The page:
Women who are diagnosed with early stage Her2 positive breast cancer, another type of breast cancer, will be put on a drug called Herceptin, an artificial antibody which binds to the cancer cell and kills it.
Giving Herceptin for a longer duration did not improve "disease-free or overall survival" over one year of treatment, research shows, said Dr. Martine J. Piccart, chief of the medicine department at the Jules Bordet Institute in Brussels, Belgium, president of the European Society for Medical Oncology and chair of the Breast International Group.
Piccart said this very large trial conducted in many countries (not in the United States) confirms that the current regimen is still the best.
5. Avastin isn't indicated for breast cancer
Researchers were hoping that combining the cancer Avastin for one year with regular chemotherapy would help women with triple-negative breast cancer. This type of cancer, is very aggressive and has few effective treatment options.
According to new data presented at SABC, adding Avastin (which stops the growth of blood vessels that help tumors grow) did not improve a patient's survival.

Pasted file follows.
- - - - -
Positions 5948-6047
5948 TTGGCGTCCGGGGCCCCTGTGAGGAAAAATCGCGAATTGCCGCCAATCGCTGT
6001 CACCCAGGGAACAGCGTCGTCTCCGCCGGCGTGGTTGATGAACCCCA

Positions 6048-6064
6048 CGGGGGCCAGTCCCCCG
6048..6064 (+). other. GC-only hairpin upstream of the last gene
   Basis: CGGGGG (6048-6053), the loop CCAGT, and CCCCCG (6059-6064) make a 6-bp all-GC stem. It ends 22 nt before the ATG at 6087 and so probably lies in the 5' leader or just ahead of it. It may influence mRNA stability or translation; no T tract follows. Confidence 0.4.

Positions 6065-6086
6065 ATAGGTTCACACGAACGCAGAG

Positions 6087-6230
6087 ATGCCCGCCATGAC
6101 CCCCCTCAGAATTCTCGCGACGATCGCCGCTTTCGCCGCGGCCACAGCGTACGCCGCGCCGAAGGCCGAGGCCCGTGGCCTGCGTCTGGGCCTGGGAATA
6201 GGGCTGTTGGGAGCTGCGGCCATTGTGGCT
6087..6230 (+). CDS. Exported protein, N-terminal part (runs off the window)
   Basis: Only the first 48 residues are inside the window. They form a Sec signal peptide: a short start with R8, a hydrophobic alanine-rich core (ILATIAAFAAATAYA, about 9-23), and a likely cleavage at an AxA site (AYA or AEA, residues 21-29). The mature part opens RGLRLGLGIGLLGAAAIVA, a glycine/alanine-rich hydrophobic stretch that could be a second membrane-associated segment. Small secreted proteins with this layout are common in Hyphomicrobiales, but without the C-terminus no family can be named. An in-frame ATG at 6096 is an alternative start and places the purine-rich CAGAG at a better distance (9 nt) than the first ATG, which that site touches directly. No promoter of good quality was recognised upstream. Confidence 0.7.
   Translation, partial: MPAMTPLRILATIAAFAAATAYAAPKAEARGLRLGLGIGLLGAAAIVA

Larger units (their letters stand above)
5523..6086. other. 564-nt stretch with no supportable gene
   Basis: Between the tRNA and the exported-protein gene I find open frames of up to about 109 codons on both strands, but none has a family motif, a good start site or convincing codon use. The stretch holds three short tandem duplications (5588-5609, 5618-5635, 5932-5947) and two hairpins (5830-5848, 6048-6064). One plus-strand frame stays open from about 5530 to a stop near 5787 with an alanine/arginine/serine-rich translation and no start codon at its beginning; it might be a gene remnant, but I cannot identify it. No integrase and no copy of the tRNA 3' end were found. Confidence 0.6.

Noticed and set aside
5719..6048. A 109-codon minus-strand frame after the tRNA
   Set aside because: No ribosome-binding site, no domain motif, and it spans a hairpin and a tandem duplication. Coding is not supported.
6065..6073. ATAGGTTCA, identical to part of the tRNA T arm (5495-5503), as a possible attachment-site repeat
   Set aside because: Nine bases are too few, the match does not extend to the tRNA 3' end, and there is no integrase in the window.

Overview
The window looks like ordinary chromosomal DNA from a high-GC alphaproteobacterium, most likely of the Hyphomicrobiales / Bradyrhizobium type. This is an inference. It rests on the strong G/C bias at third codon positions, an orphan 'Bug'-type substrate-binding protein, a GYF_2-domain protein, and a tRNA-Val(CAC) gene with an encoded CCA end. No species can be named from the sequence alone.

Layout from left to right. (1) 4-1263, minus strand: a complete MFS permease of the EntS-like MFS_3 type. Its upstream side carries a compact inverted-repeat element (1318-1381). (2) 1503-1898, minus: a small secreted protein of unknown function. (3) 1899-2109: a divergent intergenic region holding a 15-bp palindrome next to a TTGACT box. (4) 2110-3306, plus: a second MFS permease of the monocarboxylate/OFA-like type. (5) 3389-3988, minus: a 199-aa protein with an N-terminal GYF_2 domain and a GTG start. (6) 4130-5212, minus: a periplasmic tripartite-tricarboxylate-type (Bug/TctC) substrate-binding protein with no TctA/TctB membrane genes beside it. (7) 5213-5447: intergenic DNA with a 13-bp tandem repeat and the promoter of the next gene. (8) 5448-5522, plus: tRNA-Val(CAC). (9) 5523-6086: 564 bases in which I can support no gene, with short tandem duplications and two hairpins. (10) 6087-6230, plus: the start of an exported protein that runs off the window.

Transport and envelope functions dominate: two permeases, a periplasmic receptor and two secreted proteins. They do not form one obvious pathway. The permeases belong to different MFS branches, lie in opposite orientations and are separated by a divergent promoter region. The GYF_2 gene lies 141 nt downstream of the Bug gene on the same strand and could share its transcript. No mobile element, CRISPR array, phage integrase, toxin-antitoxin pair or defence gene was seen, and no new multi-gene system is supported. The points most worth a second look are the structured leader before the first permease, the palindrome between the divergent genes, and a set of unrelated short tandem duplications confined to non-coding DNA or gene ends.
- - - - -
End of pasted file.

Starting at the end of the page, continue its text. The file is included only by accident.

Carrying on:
Sadly, researchers have nothing extra to add to standard chemotherapy for early, triple-negative breast cancer, said Dr. David Cameron, professor of oncology at Edinburgh University in Scotland, who presented the data at the conference.
Just over a year ago, the FDA withdrew its approval for Avastin for treating breast cancer patients because a review of various studies showed Avastin was not shown to be safe and effective for that use in this type of cancer.
Avastin is still approved for treating certain types of colon, lung, kidney and brain cancer (glioblastoma multiforme).